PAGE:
“Otis was a hard worker and he grew as an artist with each record,” Stax co-founder Jim Stewart tells RS. “Each time he came in he took more and more responsibility and more control of his sessions. The musicians respected him and loved him. He really lit up the studio when he was there.”
That desire for more control and responsibility had actually led Redding to chafe at some of Stewart’s decisions. Some biographers say Redding was considering entering into a partnership with Atlantic, feeling he’d need a new home as he looked to expand his sound and his audience, instead of being sent out to headline yet another tour.
“Stewart and Stax were somewhat limiting musically and Stewart was opposed to changes,” says keyboardist Booker T. Jones. He adds, though, that if Redding had firm plans, he “kept them to himself.”
“I was in somewhat the same place after the Europe tour and Monterey,” Jones continues. “We hung with rock stars and I was headed away from Memphis. I felt restricted at Stax. I was heading to California.”
There is debate about when Redding and Cropper wrote “Dock of the Bay” and when it was recorded. Rob Bowman, author of Soulsville U.S.A.: The Story of Stax Records, says he found the American Federation of Musicians session sheet for “Dock of the Bay” in the files of Fantasy Records, which bought Stax in the 1970s and that it places the recording session as November 22nd, the day before Thanksgiving. Tim Sampson, communications director for the Soulsville Foundation, which runs the Stax Museum of American Soul Music, trusts Bowman’s research, and suggests that this sheet may be the most reliable source available.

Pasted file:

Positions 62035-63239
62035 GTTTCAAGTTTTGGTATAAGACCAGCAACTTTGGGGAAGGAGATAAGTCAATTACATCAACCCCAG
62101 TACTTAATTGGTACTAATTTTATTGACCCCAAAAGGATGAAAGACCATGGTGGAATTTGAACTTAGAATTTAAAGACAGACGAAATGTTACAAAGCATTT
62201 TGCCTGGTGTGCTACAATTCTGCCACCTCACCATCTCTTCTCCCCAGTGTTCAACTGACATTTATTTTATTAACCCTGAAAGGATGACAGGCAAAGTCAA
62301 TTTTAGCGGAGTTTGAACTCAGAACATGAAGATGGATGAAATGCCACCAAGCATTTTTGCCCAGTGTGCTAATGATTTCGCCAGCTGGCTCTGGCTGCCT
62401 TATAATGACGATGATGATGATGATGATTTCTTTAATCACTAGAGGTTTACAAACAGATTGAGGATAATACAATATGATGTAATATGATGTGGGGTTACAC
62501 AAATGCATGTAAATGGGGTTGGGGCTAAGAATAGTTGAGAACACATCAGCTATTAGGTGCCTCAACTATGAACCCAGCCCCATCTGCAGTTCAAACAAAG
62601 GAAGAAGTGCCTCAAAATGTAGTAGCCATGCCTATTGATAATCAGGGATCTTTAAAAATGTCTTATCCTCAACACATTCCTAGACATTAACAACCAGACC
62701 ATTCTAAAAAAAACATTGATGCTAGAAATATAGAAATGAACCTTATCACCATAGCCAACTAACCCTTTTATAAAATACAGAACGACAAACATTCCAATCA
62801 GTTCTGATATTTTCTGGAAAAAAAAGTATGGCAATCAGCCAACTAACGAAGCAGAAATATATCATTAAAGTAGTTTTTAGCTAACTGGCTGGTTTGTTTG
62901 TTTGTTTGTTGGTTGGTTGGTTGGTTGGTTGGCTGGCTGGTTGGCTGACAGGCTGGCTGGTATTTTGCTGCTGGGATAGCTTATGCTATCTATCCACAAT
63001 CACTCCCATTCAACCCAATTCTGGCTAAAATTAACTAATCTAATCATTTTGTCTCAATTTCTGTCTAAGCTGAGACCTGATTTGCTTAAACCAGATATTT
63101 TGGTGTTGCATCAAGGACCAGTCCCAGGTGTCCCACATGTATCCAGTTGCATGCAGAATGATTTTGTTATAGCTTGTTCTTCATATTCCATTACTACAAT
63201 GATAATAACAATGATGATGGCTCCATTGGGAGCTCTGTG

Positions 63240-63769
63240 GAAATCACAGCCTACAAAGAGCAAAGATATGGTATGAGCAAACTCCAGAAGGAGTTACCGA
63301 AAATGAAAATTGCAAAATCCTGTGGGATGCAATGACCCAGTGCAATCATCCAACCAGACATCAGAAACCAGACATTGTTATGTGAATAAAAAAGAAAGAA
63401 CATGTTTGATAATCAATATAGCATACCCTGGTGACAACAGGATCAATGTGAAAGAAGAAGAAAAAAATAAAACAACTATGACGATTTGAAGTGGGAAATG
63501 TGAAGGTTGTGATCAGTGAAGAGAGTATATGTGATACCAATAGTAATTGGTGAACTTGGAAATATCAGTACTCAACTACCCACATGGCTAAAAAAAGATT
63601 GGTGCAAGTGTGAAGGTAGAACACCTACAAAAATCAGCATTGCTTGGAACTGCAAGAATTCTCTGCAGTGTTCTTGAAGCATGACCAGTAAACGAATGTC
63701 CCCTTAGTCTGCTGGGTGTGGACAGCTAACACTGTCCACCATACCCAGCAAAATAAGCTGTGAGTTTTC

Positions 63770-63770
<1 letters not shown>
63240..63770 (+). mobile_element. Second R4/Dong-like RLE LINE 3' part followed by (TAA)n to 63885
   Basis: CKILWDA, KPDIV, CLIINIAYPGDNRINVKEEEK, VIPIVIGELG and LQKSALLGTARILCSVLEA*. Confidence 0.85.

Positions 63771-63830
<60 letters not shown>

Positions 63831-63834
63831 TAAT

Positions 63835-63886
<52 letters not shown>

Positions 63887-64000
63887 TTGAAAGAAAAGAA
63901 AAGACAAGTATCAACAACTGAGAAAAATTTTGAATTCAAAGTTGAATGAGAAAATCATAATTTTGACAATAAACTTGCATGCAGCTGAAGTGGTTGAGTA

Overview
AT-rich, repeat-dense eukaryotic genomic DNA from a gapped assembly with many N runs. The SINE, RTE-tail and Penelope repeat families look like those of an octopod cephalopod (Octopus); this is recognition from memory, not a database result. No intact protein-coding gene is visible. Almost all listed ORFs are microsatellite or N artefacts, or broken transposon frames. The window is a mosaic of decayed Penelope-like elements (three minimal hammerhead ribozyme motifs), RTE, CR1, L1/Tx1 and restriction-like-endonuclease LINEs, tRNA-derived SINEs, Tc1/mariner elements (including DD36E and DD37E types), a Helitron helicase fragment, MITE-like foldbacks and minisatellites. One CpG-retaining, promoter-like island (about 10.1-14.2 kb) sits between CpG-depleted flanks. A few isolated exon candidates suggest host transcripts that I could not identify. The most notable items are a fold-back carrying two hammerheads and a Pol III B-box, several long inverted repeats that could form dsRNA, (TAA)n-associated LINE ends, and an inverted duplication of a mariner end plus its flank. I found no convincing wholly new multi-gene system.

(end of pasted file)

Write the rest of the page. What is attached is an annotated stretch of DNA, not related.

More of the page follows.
That date fits with the idea of an excited Redding calling Cropper about his new song from the airport the day before the session started and it also allows enough time for Redding and his band to lay down all those new tracks.
Cropper isn’t certain of the date but remembers recording the song “a week to 10 days” before he laid down his electric guitar part on December 8th, which puts the recording (if not the writing) at the tail end of November. In his article, Booth describes Cropper and Redding writing the song closer to that time period, although now he says it may have transpired during the final week of Redding’s life.
Jonathan Gould, author of Otis Redding: An Unfinished Life, claimed Redding recorded the song over two sessions, finishing on December 8th, but Cropper says that while he added his electric guitar part on that day and played it for Redding, the singer was already done with his vocals.
In Mark Ribowsky’s book, Dreams to Remember, he cited that the Atlantic session logs give the recording date as December 7th. But he also mistakenly identifies that as a Wednesday (not a Thursday) and writes that the log says the band included Cropper, drummer Al Jackson, organist Booker T. Washington (rather than Booker T. Jones), bassist Donald “Duck” Dunn, trumpeter Wayne Jackson and saxophonist Joe Arnold. Arnold told Rolling Stone he definitely was not on that song; the sax part was actually played by Wayne Jackson’s Memphis Horns partner Andrew Love.